Braben doesn't like peer review (And I'm of the same view), but given that there is a need for a mechanism to allocate funding among competing proposals, he had to choose something, and he chose Braben-review. Some formalities aside, he seems to have had ample discretion to allocate the grants, in a way similar to the role played by Tyler Cowen in the Emergent Ventures grants. The reason this might work could be that due to his lack of deep domain expertise (He knows in depth just about his own field, and that's good to avoid consensus thinking) and lack of conflict of interest (He is not a potential recipient, nor he stands to lose relative status if the grantee is successful, unlike a peer who is also a competitor of the researcher under consideration). To be sure, this mechanism can introduce false positives as well; a potential case might be Stan Clough and Tony Horsewill's 1989-1992 research project (p. 171) that Braben as of 2007 points to as a "significant milestone if not a revolution in the development of physics". Suffice to say, their work remains relatively unknown over a decade after and I couldn't find much about it other than this blog (With basic research one can always say that it will take time for it to be acknowledged, but it has been a few years already). Nonetheless it can be argued that the more stagnant a field is—and fundamental physics definitely is—the more interest there should be in finding wild weird works of science, in the hope of tilting the balance of the field away from exploiting arid research grounds and towards exploring alternatives; it is in this category where I also put Quantized Inertia and the various warp drive proposals as I mention in the link above; both are generally opposed by the physics community as clearly wrongheaded. They are the exception though, most of the proposals described in the final chapter of the book seem to have gone somewhere.

[1]. Braben says most of it was successful, but one'd need an impartial careful assessment to truly believe that

Whether VR is "low-risk, high-reward" research depends on what comparison group is, and what would count as success1 or fail. If you take, say, Y Combinator, how much risk are they taking? Eyeballing it, the failure rate of the earlier cohorts may be 50%. Is that high risk? Low risk? In any case, the VR model does show that funding proposals that everyone else had rejected (Braben explicitly acknowledges that playing the role of funder of last resort is something they explicitly aimed for) in general can lead in successful research.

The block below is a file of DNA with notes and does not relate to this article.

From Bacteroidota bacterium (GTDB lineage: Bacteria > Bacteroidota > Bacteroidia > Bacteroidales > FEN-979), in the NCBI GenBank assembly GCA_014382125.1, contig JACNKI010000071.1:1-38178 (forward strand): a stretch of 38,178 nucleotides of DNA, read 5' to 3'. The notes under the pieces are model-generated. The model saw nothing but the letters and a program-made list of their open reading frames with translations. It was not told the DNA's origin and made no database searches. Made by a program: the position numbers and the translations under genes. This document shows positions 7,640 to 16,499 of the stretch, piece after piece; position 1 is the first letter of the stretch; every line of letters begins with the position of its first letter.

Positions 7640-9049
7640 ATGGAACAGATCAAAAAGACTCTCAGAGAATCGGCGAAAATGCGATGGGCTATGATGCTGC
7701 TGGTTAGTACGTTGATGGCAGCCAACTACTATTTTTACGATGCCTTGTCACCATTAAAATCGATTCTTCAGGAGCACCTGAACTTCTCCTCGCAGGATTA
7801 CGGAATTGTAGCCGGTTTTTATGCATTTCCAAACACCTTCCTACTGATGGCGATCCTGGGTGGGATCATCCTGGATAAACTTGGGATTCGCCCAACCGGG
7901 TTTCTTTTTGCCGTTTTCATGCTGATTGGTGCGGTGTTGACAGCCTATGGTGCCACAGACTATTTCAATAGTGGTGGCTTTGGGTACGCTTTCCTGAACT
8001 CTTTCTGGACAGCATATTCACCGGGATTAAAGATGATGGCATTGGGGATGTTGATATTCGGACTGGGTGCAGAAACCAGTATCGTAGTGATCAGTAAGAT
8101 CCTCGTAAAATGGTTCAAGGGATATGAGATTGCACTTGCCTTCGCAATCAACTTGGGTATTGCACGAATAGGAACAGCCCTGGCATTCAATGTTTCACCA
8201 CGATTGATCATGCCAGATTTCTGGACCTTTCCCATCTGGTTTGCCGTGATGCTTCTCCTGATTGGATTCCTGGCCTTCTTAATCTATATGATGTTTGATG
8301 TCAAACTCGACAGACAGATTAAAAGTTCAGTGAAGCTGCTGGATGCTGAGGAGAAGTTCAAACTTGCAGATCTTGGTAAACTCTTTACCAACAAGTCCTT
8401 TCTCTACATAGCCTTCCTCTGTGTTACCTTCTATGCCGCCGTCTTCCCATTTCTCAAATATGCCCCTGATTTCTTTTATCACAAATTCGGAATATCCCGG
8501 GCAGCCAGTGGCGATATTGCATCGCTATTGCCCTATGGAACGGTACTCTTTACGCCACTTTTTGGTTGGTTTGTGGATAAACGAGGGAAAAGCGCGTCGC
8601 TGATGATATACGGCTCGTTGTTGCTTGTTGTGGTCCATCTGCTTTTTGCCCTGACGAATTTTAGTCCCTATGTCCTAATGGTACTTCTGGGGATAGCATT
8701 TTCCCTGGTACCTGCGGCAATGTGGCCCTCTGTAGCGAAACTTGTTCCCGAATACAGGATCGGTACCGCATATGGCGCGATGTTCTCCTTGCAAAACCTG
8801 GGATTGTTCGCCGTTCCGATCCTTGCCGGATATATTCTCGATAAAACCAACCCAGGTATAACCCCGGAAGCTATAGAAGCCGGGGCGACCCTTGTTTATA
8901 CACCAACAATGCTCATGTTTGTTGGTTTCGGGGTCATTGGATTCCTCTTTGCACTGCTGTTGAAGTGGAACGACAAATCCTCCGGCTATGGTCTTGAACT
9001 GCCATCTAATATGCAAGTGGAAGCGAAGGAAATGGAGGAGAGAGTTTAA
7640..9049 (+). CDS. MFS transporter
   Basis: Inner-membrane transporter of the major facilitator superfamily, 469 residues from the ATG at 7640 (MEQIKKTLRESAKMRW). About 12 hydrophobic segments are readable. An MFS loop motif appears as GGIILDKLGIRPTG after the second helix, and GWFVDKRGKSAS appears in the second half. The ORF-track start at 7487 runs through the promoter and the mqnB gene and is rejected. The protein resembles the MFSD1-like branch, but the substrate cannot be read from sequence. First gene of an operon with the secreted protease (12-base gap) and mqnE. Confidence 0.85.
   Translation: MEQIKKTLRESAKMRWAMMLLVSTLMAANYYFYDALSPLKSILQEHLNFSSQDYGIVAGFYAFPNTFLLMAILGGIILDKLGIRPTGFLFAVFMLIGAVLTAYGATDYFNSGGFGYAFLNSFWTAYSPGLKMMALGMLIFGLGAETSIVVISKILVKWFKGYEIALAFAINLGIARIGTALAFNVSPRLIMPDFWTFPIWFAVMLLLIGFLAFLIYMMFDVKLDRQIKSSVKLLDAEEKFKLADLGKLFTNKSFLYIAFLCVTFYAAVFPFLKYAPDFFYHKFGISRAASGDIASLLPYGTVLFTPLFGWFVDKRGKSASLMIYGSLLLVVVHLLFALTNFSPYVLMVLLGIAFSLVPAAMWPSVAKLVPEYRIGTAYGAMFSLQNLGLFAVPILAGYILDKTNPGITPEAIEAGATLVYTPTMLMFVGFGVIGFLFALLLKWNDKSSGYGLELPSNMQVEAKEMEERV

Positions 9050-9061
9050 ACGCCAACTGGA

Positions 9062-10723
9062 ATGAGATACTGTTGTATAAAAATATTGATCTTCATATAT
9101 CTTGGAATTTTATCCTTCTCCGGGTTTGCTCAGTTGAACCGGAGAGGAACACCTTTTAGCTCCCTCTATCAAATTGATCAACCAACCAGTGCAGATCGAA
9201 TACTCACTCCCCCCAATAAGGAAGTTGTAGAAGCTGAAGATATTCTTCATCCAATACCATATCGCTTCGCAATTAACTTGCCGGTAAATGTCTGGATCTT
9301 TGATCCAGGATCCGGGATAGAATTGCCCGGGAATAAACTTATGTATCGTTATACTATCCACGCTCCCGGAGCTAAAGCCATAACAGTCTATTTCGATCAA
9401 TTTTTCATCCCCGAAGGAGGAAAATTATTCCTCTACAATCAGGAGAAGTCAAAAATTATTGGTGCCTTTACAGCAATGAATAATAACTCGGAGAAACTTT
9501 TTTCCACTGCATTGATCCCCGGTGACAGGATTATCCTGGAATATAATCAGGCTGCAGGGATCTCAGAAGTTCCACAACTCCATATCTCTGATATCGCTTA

Regarding the decline of science in general, the book is scant in quantitative evidence and rich in anecdote. The belief that science is in crisis comes and goes; Charles Babbage wrote back in 1830 on this same question thinking back then there was a decline. Assessing whether Babbage was right and to what extent, or if Braben is right and to what extent (And if so, what exactly were the changes that led to science to go into decline, then revival, and then decline again) is a complex enterprise that personally interests me and I was hoping to learn something new here but I did not.

Throughout the book there are some interesting discussions of specific cases of substantial discoveries that took over two decades to accomplish, one of them Perutz's determination of the structure of hemoglobin. Achievements that take that long makes one wonder why; was it just slow toil in one direction? Lots of false starts? If you take this particular case, it seems to have been lack of good tooling, which had to be built over time (for protein crystallography).

That would be an interesting thing to do in the future: Look at projects that took a long time and figure out why (And if they could have taken less time)

Where are the breakthroughs and great scientists

As I was reading through the book, I noted that while I had heard of most of the members of the Planck Club (Sorry, Charles H Townes) I had heard of none of the VRs with the exception of Dijkstra (And even then the award was not for the man himself, but for his friend and student Netty van Gasteren).